Major Traits of Romanticism

Romanticism reigned the literary horizons during the eighteenth and nineteenth centuries. As a movement in art and literature, Romanticism stood in revolt against Neoclassicism. During the late seventeenth to mid-eighteenth centuries, Neoclassicism remained in vogue. It laid stress on moderate emotions, reason, organization, form, flamboyant diction, and precision. As a result, the literary works of this era were meant for intellect, and not for emotions. Wit had supremacy over imagination. Satire and didacticism were major objectives of works of literature.

Romanticism, however, accentuated imagination, subjectivity, simple diction, spontaneity, love of nature, and fascination with beauty. Romantic poets were also inspired by the lifestyle of the middle ages. They were interested in myths and mysticism. There was a transcendental urge among the poets to seek deeper beauty and unfold the unknown reality. They preferred content to form, emotion to reason, and spontaneity to precision. This poem contains all these features.

Kubla Khan – A Romantic Poem

Kubla Khan by ST Coleridge is a Romantic poem in every respect. It is a great work of the poet’s imagination. Coleridge had only read about the legendary pleasure dome of Kubla Khan. He never visited the place. But he delineated it using his powerful imagination. The pictorial quality of the poem is another feature common to all Romantic poets. The reader cannot neglect the love of nature in Coleridge’s description of the river, geyser, forests, and icy caves. The fascination with the supernatural and mysterious elements is palpable in the description of the song of the Abyssinian maiden. The same can be felt in the voices of Kubla Khan’s ancestors. The reader also enjoys the spontaneity and rhythm of the poem. The urge for creativity manifests itself in Coleridge’s desire to build the pleasure dome in the air. These features make it a representative poem of the Romantic era.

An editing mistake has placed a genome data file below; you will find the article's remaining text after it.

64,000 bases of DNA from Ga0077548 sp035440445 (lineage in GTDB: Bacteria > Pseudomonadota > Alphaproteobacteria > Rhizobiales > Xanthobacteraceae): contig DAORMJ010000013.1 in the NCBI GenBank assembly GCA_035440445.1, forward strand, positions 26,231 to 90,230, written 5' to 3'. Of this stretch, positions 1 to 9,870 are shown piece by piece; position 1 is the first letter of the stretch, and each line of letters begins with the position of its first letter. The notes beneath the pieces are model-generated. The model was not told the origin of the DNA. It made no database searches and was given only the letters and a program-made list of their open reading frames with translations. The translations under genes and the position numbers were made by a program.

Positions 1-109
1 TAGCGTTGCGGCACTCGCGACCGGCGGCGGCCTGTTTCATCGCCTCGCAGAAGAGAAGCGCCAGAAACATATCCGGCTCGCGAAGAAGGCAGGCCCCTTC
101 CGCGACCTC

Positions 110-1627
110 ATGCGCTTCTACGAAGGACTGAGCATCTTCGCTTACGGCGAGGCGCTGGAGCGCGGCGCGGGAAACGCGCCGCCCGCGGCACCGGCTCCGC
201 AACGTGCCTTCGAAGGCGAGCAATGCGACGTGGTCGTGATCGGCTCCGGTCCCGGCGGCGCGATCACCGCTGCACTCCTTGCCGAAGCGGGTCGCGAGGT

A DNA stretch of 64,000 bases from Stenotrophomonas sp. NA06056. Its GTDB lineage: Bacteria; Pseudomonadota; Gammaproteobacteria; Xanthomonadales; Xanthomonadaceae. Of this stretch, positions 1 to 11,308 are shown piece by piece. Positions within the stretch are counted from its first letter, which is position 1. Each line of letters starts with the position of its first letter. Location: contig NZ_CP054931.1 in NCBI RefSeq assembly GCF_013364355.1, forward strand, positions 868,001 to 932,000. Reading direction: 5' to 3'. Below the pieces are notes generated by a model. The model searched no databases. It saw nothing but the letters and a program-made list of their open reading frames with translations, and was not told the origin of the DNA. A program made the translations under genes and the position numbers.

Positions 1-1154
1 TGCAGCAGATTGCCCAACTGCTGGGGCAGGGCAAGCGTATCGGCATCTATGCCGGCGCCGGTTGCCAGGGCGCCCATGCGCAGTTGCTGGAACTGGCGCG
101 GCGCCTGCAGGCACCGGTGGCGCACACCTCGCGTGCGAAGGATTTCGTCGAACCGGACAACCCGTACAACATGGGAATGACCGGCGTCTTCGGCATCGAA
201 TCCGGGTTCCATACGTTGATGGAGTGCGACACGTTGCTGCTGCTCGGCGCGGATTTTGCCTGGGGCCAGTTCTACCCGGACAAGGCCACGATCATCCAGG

Major Themes of the Poem

Kubla Khan by ST Coleridge covers the themes associated with the guiding principles of Romanticism. It deals with the power of imagination, the urge for creativity, and the impact of nature. It also focuses on the desire to turn a dream into reality.

The Power of Imagination